Figure 3.
Developmental Northern blots. The probe for the top panel was directed against miR-iab-4 5p and for the bottom panel, against miR-iab-8 5p. Total RNA was extracted from wild-type (Canton S) animals at the indicated stages and separated on an 11% denaturing ...

Potential targets in the BX-C

It is difficult to predict the possible targets of miRNAs solely on the basis of sequence information because of the possibilities for mismatches and loop-outs in the miRNA/target duplex. In two initial studies of potential Drosophila miRNA targets (Stark et al. 2003; Enright et al. 2003), the rank orders of the predicted targets of miR-iab4 were discordant, presumably because the search algorithms were somewhat different. The homeotic transcription factors of the BX-C, UBX, ABD-A, and ABD-B, all had credible pairing sites in the 3′ untranslated regions of their mRNAs, and, although these genes were not high on either list of targets, monoclonal antibodies were available for all three products.

Embryos homozygous for the ΔmiRNA mutation showed no apparent changes in the patterns of ABD-A and ABD-B, but there were subtle differences in the UBX pattern (Fig. 4). UBX is expressed strongly and comprehensively in the cells of parasegment 6 (PS6, primarily the first abdominal segment). In the second abdominal segment (PS7), ABD-A appears and turns off UBX, especially in the more anterior cells of the parasegment. In the more posterior segments, the UBX staining pattern weakens progressively, and the ABD-A pattern becomes somewhat stronger (Karch et al. 1990). However, in ΔmiRNA embryos, the UBX pattern is nearly constant from PS7 through PS12 (Fig. 4). Thus, the progressive posterior decline in wild-type embryos appears not to be caused by ABD-A or ABD-B but rather by miR-iab-4 5p, whose expression shows a progressive posterior increase in PS8–12 (Fig. 1).

Figure 4.
UBX protein expression in the CNS of stage 15 embryos (~12 h old). The brackets to the left of each nerve chord mark the region of the third abdominal segment (PS8), and the brackets to the right mark the eighth abdominal segment (PS13). The miRNA ...

In the eighth abdominal segment (PS13) of a wild-type embryo, UBX is almost completely absent in both the epidermis and the CNS. Homozygotes for ΔmiRNA show a partial derepression of UBX in the CNS in PS13 (Fig. 4). The derepression is similar in pattern and intensity to that seen in AbdB−/+ heterozygotes (data not shown). The repression of Ubx could be indirect; miR-iab-8 could be a positive regulator of Abd-B (and miR-iab-4 a positive regulator of abd-A). But all known targets of miRNAs are negatively regulated, and so it seems more likely that both miRNAs directly regulate Ubx.

It is possible that the effects of these two miRNAs are masked by functional redundancy with abd-A (for miR-iab-4) and Abd-B (for miR-iab-8). Embryos lacking ABD-A (but retaining miR-iab-4) show a dramatic derepression of UBX in the second through seventh abdominal segments (Fig. 4). There does appear to be a slight decline in UBX levels in the more posterior segments, which could be attributed to miR-iab-4 repression. A complete analysis would include the UBX expression in embryos lacking both abd-A and miR-iab-4, but that will require construction of an abd-A, ΔmiRNA double mutant chromosome. In any case, miR-iab-4 repression of Ubx is subtle, even in the absence of ABD-A. Similarly, in an Abd-B homozygous mutant embryo (retaining miR-iab-8), UBX expression in the eighth abdominal segment closely resembles that in the seventh (Fig. 4). Again, a ΔmiRNA, Abd-B double mutant chromosome would be useful for comparison, but again it is clear that the repression of Ubx by miR-iab-8 is still subtle in the absence of ABD-B. There is no reason to expect that Ubx is the only target of these miRNAs; perhaps other target genes will be discovered which the miRNAs repress more dramatically.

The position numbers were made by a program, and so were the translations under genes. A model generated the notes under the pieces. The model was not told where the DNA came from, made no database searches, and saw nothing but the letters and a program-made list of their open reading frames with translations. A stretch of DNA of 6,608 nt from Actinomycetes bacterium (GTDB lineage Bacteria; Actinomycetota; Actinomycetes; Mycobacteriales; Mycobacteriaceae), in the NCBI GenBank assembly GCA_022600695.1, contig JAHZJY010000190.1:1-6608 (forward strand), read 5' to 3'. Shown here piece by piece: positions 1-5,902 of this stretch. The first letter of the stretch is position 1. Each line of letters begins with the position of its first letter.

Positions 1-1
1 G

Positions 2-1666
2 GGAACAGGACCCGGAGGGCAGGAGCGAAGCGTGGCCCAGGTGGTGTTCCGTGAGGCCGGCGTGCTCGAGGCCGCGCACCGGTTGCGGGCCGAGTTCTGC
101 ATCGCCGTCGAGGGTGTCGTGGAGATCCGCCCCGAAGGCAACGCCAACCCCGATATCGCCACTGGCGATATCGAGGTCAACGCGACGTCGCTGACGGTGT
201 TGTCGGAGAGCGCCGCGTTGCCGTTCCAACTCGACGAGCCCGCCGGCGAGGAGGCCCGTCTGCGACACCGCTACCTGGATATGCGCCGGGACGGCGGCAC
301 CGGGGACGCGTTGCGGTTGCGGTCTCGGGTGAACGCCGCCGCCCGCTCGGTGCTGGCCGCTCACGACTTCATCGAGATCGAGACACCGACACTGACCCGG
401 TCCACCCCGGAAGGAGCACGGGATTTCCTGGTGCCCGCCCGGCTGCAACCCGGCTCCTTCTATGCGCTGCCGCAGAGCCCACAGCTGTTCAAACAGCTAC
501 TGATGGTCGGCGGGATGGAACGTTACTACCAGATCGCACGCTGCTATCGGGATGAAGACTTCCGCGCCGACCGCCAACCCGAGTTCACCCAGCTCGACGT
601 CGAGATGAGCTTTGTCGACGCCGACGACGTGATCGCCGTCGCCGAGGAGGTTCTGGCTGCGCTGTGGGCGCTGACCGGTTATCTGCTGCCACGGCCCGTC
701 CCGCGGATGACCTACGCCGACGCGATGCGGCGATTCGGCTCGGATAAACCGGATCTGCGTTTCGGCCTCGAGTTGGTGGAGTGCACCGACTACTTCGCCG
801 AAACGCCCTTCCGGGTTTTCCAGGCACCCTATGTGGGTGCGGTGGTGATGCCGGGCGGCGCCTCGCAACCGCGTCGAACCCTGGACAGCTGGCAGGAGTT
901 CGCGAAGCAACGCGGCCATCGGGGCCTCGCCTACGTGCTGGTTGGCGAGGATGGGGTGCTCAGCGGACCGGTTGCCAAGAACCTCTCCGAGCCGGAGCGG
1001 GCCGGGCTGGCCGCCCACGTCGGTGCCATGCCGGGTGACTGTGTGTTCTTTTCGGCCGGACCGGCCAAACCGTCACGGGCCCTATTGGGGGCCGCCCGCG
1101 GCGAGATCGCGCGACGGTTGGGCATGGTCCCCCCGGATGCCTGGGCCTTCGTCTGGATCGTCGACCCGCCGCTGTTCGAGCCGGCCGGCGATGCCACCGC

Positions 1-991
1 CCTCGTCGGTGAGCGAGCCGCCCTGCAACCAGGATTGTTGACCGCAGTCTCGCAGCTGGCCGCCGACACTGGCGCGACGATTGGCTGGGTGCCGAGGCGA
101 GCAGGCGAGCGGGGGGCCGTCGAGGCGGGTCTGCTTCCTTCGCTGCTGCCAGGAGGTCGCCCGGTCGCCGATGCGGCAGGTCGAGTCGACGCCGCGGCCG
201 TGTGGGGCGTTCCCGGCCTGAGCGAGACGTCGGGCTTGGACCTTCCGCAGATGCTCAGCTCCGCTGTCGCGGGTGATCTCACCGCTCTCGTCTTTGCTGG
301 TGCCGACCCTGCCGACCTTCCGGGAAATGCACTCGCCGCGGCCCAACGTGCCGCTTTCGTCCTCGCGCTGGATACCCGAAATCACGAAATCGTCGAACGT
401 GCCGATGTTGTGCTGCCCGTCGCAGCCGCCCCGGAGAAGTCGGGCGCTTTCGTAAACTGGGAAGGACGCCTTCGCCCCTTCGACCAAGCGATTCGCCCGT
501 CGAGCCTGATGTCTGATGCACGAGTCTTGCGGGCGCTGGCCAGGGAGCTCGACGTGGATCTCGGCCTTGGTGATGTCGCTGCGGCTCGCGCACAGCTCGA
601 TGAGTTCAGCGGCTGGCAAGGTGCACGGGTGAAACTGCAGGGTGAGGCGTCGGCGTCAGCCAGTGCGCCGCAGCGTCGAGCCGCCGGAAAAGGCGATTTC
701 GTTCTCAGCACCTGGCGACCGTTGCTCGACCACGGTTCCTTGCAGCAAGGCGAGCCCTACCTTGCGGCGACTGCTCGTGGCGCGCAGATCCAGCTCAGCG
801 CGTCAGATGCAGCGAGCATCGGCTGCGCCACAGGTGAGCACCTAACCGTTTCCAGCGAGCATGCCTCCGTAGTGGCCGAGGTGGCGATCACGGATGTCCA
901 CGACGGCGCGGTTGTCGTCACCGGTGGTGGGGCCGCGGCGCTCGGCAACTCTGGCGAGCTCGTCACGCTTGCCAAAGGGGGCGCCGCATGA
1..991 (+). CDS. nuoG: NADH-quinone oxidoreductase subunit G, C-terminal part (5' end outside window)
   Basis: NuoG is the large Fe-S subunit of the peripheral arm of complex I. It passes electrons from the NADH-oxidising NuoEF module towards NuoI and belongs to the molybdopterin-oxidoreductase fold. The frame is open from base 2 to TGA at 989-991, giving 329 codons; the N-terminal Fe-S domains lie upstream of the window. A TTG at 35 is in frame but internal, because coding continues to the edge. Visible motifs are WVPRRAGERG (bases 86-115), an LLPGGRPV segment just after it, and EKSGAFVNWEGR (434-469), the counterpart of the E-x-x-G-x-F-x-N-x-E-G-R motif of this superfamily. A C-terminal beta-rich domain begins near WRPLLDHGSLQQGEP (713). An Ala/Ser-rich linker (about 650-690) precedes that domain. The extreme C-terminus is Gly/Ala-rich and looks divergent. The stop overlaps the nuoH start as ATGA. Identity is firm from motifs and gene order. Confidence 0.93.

MiR-iab-8 is the first example of a functional product of a ncRNA in the BX-C. There are no other predicted miRNA precursor sequences in the iab-8 RNA or elsewhere in the BX-C (the Antennapedia complex includes miR-10), but there are many other ncRNAs. The possibility that they also include functional products now seems more likely.

Two accompanying studies (Stark et al. 2008; Tyler et al. 2008) also demonstrate the existence of miR-iab-8 (called miR-iab-4AS or miR-iab-4AS-5p). Stark et al. (2008) recovered multiple clones of miR-iab-8, and thus define its sequence. Both studies predict, from sequence analysis, that miR-iab-8 might regulate Ubx.

Materials and methods

Gene conversion

The conversion donor plasmid was constructed starting with a genomic 3665-bp PstI fragment cloned into Bluescript II KS+ (Strategene). This was cut with BstZ17I, and the gap was filled with a double-stranded oligonucleotide, as shown in Figure 2. The mutated genomic sequence was removed from the Bluescript backbone as an EcoR1–NotI fragment, and was transferred to the pP{whiteOut} vector (generously provided by Jeff Sekelsky). The injection procedure was designed to yield both P-element transformants and direct convertants; in case no convertants were recovered in the first round, a genomic P insertion could be used as the donor in a second attempt. DNA from the donor plasmid (at 400 μg/mL) along with DNA from a P transposase source (Δ2–3 wings clipped, 150 μg/mL) was injected into eggs laid by a HCJ200/MKRS fly stock. Surviving G0 progeny were singly mated to MKRS/TM2 ry flies, and the progeny were screened for ry eye color. Twenty-three vials yielded ry exceptional progeny; each of these F1 flies was again crossed to MKRS/TM2 ry flies to establish balanced stocks, and flies homozygous for the treated chromosome were collected for PCR tests. Primers were chosen flanking the conversion site to yield a 209-bp product from the wild-type sequence and 185 bp from the donor. Several G0 flies yielded progeny with two PCR bands, indicating a wild-type sequence at the BX-C plus a P-element insert at another location. One G0 vial yielded three ry offspring with only one PCR band, of the size expected for the successful conversion.